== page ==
• Façade design and structure merged
  • Five-foot way sometimes without pillars (cantilever upper
    floor)

2.Shophouses In Hong Kong

Shophouses In Different Countries: Tong Lau In Hong Kong

Shophouses In Different Countries: Definition of Tong Lau and Tenement House

Tong Lau (functioning as singular and plural; 唐樓, literally, “Chinese building”) belongs to the generic urban shophouse typology found in predominantly Chinese cities in Southern China and Southeast Asia, such as Hong Kong, Guangzhou, Macau, Singapore, and Penang. It is a typology that has infused with material, construction, and living traditions of Southern Chinese in 19th-century urban centres, particularly towns and cities in Guangdong and Fujian provinces. The prototype of this typology is the 19th-century urban shophouse of Southern China. This paper focuses on Tong Lau of Hong Kong built before the Pacific War (1941-45).

Early Tong Lau in Hong Kong (Pre-statutory Control)

The earliest form of Hong Kong Tong Lau found on the island’s major Chinese settlements, one of which was Tai Ping Shan. Prior to the bubonic outbreak in 1894, the design of these buildings was broadly similar in appearance and construction to those found in towns and cities of Southern China during this period. In Mr. Chadwick’s Report on the Sanitation Condition of Hong Kong, there is a section on “Chinese Houses,” which describes in detail with illustrations the Tong Lau in Tai Ping Shan in the 1880s.

Differences between Early Tong Lau in Hong Kong and their Counterparts in Southern China

Shophouses In Different Countries: Although the architecture of early Tong Lau in Hong Kong was broadly similar to those in Southern China, Chadwick observed that there were noticeable differences due to “European influence and example, but principally to the necessity for economy of space on account of the high price of land and the great cost of preparing level sites for building”. This means that the local conditions did have an effect in transforming even the early Tong Lau, which featured decorative elements inspired by Western Classical architecture and, more significantly, were more compact than their Mainland counterparts.

3.Shophouses In Different Countries: Shophouses In Taiwan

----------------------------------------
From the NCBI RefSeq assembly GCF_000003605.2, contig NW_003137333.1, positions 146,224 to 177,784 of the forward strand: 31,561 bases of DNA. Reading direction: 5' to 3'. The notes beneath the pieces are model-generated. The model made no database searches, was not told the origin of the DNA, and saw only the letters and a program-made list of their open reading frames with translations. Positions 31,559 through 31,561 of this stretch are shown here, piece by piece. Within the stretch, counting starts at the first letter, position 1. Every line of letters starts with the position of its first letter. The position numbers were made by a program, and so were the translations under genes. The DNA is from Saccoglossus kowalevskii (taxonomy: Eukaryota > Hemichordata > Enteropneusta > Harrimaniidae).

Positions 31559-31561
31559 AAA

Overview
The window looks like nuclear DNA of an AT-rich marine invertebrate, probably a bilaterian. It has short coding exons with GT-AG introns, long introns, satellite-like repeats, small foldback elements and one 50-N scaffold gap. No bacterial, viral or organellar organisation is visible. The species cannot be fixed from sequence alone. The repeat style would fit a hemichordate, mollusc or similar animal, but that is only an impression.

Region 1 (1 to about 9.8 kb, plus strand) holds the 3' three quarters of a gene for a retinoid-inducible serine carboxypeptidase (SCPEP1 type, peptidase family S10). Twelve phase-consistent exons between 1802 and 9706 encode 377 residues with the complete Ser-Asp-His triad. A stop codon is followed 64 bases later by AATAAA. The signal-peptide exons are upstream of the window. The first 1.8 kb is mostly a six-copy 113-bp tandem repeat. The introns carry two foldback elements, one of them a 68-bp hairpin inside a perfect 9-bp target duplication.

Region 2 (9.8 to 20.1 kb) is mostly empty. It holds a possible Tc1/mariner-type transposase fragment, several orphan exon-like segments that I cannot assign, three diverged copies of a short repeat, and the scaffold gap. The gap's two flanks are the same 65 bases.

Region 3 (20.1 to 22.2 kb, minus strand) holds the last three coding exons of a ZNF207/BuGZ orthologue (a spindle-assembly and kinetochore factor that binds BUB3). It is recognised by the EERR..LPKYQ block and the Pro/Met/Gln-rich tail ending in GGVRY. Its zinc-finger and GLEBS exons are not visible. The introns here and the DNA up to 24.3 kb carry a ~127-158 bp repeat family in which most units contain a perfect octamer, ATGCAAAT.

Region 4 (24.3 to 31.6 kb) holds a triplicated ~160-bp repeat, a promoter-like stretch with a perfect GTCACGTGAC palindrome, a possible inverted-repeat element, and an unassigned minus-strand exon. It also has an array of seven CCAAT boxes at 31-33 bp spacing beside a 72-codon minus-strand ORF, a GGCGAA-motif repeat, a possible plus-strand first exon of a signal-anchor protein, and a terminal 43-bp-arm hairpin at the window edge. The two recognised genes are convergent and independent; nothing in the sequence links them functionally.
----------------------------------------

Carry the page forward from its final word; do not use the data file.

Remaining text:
Xinhua Old Street

Xinhua Old Street

Throughout Tainan City, you can find Japanese-era shop houses with Baroque-influenced facades. This was modernity to Japanese architects and the style spread throughout the region. While these buildings are randomly scattered throughout Tainan City, in Xinhua Township there is a two or three-block stretch where almost every building follows this style. The facades are in great condition and really showcase the antiquity of Japanese-era modernity. The township of Xinhua and the surrounding area have a long history. Before the Japanese period, Xinhua was called Tavocan. Tavocan was an area of the Siraya plains aborigines dating back to a time before the Dutch era. During the 1920s, Xinhua blossomed commercially, largely due to wholesale fruit.

Today, the street is still active with traditional shops. It is a tourist area, but not much is set up for tourism. The shops still have the same ordinary activity you’d see in any small town in Taiwan. The only difference is the sense of nostalgia people can feel both inside the shops and along the street. For me, the real treat of this area is the signage. Uniform signs are hung above every shop showing off old illustrations that were really meant to guide the illiterate with clear depictions of what was for sale inside (something that would be useful for me in Tainan). Many are beautiful examples of old graphic design work, and some are just downright comical.

4.Shophouses In Shanghai

Sinan Road In Shanghai

Sinan Road: More than Just the Zhougongguan

Shophouses In Different Countries: Sinan Road, formerly known as Massenet Rue, is a well-known French-style road. A clean, romantic, one-way street, where the mansions on both sides of the street are almost all Old Shanghai-style ones. Whether they are styled after the English, French or Spanish mansions, they depict a living tale of urban history. Today’s Sinan Road not only preserves “Zhougongguan” to commemorate Zhou Enlai, it also maintains the former residences of Sun Yat-sen and his wife Song Qingling, and the “Mei Mansion” of Peking Opera master Mei Lanfang. It also preserved the Sinangongguan, which converted into a hotel and café restaurant, describing the history and years of old Shanghai. Source: Trip.com